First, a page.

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An Ancient Phonebook

Ossuary Inscriptions

When it comes to the ossuaries found in the Talpiot Tomb, also called the “Tomb of Ten Ossuaries,” there is absolutely no academic dispute concerning the provenance of any of the inscriptions. Nor is there any question as to how they should be read.

This is because they were found by card-carrying archaeologists in situ—that is, in an undisturbed tomb where they had sat for two thousand uninterrupted years. Josef Gat, Amos Kloner, and Shimon Gibson documented the tomb, its layout, features, and contents under the auspices of what is now called the Israel Antiquities Authority. Yes, a bulldozer had uncovered the tomb. But the construction workers had quickly handed over responsibility to the men with the tiny brushes, picks, and pencils to perform their “salvage” archaeology.

The truth is, in the thriving Jerusalem antiquities market, forgeries are common. Without provenance, artifacts are usually assumed to be forgeries. The fact that most finds are made not by archaeologists but by goat herders, construction workers, and other “accidental” archaeologists makes establishing provenance especially difficult most of the time. Reportedly more than 90 percent of Israeli antiques have been looted from thousands of sites across the country. The Talpiot Tomb is an exception: because the construction foreman called the IAA the moment the bulldozer unearthed it, the find was “good,” the ossuaries were “good.”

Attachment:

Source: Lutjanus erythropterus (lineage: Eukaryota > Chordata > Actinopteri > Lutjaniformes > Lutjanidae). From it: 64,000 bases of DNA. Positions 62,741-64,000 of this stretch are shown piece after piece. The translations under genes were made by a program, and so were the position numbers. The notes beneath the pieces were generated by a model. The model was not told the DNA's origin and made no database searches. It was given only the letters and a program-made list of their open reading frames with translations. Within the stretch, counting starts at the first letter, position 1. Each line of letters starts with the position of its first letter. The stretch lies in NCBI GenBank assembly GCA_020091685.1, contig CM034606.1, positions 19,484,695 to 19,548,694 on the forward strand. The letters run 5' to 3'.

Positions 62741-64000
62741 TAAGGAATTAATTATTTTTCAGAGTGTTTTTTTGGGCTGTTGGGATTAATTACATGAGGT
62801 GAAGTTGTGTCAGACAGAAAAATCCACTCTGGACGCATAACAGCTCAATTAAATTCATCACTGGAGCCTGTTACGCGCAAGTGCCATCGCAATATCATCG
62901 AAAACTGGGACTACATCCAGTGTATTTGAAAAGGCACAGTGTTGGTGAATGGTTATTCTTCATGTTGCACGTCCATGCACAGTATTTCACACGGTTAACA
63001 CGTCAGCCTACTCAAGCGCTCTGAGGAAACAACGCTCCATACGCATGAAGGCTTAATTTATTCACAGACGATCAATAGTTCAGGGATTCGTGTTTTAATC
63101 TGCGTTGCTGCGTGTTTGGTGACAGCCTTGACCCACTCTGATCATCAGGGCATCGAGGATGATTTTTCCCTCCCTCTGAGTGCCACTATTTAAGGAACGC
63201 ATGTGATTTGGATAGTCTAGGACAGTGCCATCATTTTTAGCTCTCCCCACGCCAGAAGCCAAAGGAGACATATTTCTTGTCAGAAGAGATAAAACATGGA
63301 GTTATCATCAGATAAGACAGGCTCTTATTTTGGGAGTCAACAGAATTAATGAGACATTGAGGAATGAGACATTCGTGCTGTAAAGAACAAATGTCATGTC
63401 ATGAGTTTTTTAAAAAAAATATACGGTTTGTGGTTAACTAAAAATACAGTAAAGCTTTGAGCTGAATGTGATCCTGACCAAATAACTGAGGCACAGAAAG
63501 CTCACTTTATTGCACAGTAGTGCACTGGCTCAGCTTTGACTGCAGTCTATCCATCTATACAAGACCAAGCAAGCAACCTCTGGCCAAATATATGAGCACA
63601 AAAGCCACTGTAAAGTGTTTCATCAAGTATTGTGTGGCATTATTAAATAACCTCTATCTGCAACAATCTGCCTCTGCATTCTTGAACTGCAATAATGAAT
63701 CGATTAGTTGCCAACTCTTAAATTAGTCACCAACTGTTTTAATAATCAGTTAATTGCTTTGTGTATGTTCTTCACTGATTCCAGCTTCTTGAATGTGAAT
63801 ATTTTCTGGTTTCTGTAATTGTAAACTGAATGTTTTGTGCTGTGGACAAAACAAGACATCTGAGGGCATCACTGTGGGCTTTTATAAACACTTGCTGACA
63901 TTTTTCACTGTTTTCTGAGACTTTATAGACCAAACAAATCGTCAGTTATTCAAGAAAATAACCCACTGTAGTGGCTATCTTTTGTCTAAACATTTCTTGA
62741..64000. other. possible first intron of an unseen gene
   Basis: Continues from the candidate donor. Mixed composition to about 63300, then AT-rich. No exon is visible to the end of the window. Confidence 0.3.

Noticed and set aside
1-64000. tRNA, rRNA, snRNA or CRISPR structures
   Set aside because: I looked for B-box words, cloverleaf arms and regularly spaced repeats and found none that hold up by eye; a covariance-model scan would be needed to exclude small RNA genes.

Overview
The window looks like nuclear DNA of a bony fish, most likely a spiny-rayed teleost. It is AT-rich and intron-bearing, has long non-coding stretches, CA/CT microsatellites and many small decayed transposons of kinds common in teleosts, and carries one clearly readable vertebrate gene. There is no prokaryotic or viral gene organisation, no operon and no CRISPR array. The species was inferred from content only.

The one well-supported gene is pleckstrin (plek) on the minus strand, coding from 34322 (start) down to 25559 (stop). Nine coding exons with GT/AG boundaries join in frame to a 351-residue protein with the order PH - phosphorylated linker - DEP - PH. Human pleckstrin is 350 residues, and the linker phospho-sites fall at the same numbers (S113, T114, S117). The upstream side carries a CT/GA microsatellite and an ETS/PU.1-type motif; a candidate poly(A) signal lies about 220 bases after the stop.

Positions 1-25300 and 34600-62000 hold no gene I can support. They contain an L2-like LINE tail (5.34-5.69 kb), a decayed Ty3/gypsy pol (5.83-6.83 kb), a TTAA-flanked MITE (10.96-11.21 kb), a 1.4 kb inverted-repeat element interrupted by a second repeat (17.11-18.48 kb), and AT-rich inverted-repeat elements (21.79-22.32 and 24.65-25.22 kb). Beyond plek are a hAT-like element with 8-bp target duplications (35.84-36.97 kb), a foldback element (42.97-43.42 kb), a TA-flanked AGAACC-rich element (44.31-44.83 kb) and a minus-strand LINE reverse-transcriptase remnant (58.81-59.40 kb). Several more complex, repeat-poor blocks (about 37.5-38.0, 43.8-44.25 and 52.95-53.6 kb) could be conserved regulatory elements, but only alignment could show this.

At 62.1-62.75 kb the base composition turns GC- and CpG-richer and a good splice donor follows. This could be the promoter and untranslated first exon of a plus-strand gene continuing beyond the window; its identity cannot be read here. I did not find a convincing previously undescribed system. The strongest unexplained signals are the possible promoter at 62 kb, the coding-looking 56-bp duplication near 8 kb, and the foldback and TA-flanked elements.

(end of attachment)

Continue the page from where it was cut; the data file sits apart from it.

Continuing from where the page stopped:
Of the ten ossuaries, inscriptions were recorded as occurring on six, a high ratio considering that only 20% of ossuaries bear such inscriptions. The names scratched into the sides of those six ossuaries were suggestive:

Ossuary 80/500: Mariamene e Mara” – “Mariamne, also called Master” Ossuary 80/501: Yehuda bar Yeshua” – “Judah, son of Jesus” Ossuary 80/502: "Matia” – “Matthew” Ossuary 80/503 "Yeshua bar Yosef” – “Jesus, Son of Joseph” Ossuary 80/504: "Yose” or “Yosa” – a nickname for “Joseph” Ossuary 80/505: "Maria” – a Latinized version of the Hebrew “Miriam.”

Ossuaries 80/506-508 were plain, with no inscriptions. Ossuary 80/509 disappeared before it could be checked for inscriptions and decorations.

At the very least, this cluster of New Testament names should have set off alarm bells. But the archaeologists, no matter what misgivings they may have had at the time, decided this tomb couldn’t be the Jesus family tomb. The find was kept quiet. The cluster dismissed.


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